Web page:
A power saw designed to move across a beam or track, used for crosscutting lumber. Unlike lumber cut with a table saw, lumber cut with a radial arm saw remains stationary. Some radial arm saws can be adapted for ripping, by turning the blade head 90° and feeding the lumber into the blade.
A horizontal member that runs along the underside of a table. Also used to refer to the horizontal component of a raised panel assembly.
A member that forms the center of a frame and panel assembly. The member usually has a shallow bevel or sculpted cut along its edges, resulting in its center having a raised appearance when mounted into the frame.
The angle of saw blade teeth.
A coarse file with raised teeth, used for shaping wood.
Cuts made perpendicular to the layout of an intended curved cut, which allows sharp turns to be cut in the wood. The relief cuts allow the waste to drop away in smaller sections, providing more clearance for the sharply-turned cutting to continue.
Ripping lumber into thinner pieces. Usually performed on a band saw.
A cut made parallel to the wood's grain.
Lumber that has been sawn, but not planed or otherwise surfaced.
The amount of out-of-center movement or wobble in a rotational tool, such as a router, lathe, or drill.
The living tissue of a tree, lying between the heartwood and the bark. Sapwood is generally lighter in color than heartwood.
A means of joining two members end to end, where the joint is angled, not perpendicular like a butt joint. The advantage of this joint over a butt joint, is that the gap between members is less noticeable, particularly when the members contract away from one another. A very weak joint, typically used for decorative trim work.
A hand tool, comprised of a small sheet of metal with a burred edge, which is drawn across the surface of a workpiece to smooth the surface. Often used in place of sandpaper, a scraper, when used skillfully, can create a finer surface without sand scratches. Sometimes referred to as a card scraper or cabinet scraper.
Lower-quality wood used as a cost-saving measure for non-visible portions of a cabinet or other structure. See also Primary Wood.
In softwood, lumber which has been graded strictly for its appearance. In hardwood, lumber that is one grade below first and second, but above common grade.
The side offset of teeth on each side of a saw blade, designed to provide clearance for the body of the blade as it passes through the workpiece.
Term used to describe a broad range of thin wood and laminate products that are typically sold in sheet form. Includes plywood, MDF, waferboard, etc.
A finishing substance comprised of a resin in solution with denatured alcohol.
Shallow gouges cut into a board by a planer or jointer, caused by the end of the board shifting slightly toward the rotating cutterhead as the board's end passes the feed rollers and is no longer supported by them. Considered a minor defect and often unavoidable.
Generally lumber from a conifer, such as pine or cedar. The name softwood does not necessarily reflect the hardness of the wood. Some hardwoods, such as Balsa, are actually softer than many softwoods.
A spade-shaped bit generally used for drilling large-diameter flat-bottomed holes in wood. An inexpensive substitute for Forstner bits.
A change in pattern and/or texture of a wood, due to an infestation of fungus.
The ratio of the weight of a substance, such as wood, to an equal volume of pure water. The higher the specific gravity, the heavier the wood. Wood (with no voids) with a specific gravity greater than 1.0 will sink in water.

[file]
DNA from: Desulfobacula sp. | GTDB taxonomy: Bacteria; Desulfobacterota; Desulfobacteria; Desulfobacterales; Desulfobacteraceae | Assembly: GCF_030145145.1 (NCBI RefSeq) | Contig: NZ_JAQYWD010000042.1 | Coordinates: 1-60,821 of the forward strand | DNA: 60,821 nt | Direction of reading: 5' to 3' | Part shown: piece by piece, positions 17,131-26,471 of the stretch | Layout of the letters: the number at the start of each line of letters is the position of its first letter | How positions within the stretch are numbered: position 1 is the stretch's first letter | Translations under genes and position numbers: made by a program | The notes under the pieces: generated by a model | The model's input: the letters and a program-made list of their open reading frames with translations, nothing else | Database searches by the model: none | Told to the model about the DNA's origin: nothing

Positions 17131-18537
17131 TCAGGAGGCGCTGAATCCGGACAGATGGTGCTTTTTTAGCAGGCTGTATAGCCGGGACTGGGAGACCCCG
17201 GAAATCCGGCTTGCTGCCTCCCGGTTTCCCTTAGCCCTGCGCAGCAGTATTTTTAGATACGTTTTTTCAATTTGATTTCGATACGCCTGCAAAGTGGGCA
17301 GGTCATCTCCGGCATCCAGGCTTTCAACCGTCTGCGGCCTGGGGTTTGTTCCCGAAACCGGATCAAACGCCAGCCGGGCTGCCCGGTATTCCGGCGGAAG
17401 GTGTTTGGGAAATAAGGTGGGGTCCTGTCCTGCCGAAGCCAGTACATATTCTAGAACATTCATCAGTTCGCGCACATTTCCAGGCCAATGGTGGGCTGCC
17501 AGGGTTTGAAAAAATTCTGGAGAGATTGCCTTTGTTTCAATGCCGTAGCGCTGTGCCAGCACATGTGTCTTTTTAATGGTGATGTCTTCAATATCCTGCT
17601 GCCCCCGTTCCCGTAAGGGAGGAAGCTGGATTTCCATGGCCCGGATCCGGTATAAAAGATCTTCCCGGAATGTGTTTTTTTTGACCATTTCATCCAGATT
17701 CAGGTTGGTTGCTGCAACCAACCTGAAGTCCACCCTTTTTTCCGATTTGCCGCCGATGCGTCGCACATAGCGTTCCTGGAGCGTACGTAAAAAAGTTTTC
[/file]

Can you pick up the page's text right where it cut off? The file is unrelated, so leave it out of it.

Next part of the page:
A long, narrow workpiece, such as a table leg or baseball bat, shaped on a lathe. The workpiece is typically supported at both ends on the lathe during the turning process (or with one end in a chuck).
In joinery, a thin piece of wood that fits in the opposing grooves cut into two pieces of wood.
A curved cutting edge, held between two handles, used to handshape curved surfaces.
noun: A tool used to layout or confirm 90° angles.
verb: To make something square (90° angle).
adjective: At a 90° angle.
Beads or drops of excess glue forced out of a joint when pressure is applied, by clamping, for instance.
A dye or pigment used to color wood.
The vertical component of a raised panel assembly. Stiles can be joined perpendicularly with rails to produce frames.
Wood that has been planed smooth on one or more surfaces. For example, “S2S” means lumber that has been surfaced on two sides.
The maximum diameter object that can be turned on a particular lathe.
A circular saw mounted beneath a flat surface, with height and angle adjustability. The saw remains in a stationary position, with the workpiece being fed into the saw. Generally used for ripping, though crosscuts can be made by using a miter gauge or a sliding “sled” device.
A type of lap joint where the cheeks of the two members are interlocking, providing the joint with much higher tensile strength.
A cut where the width of the workpiece decreases along its length. Often performed on a table saw or band saw.
The tendency for a blade or other cutting tool to shear out part of the wood at the exit point during crosscutting.
A pattern for cutting or routing wood. Often made of hardboard and used with a pilot bit to route a shape in a board.
A milled, rectangular end of board designed to fit snugly into a matching mortise to form a joint.
Tongue and Groove
A joinery method where one board is cut with a protruding ridge designed to fit into a matching piece with a corresponding cut along its edge. Often used for flooring, paneling, and siding.
Teeth per inch. The pitch of a saw blade.
A finish applied to a surface which seals the surface and provides a protective and/or ornamental top coat.
A thin sheet of wood cut from a log, designed to be laminated atop a substrate of wood or composite.
An edge of a sawn board where bark or surface of the tree trunk remains.
A distortion in lumber, such as a twist or bow.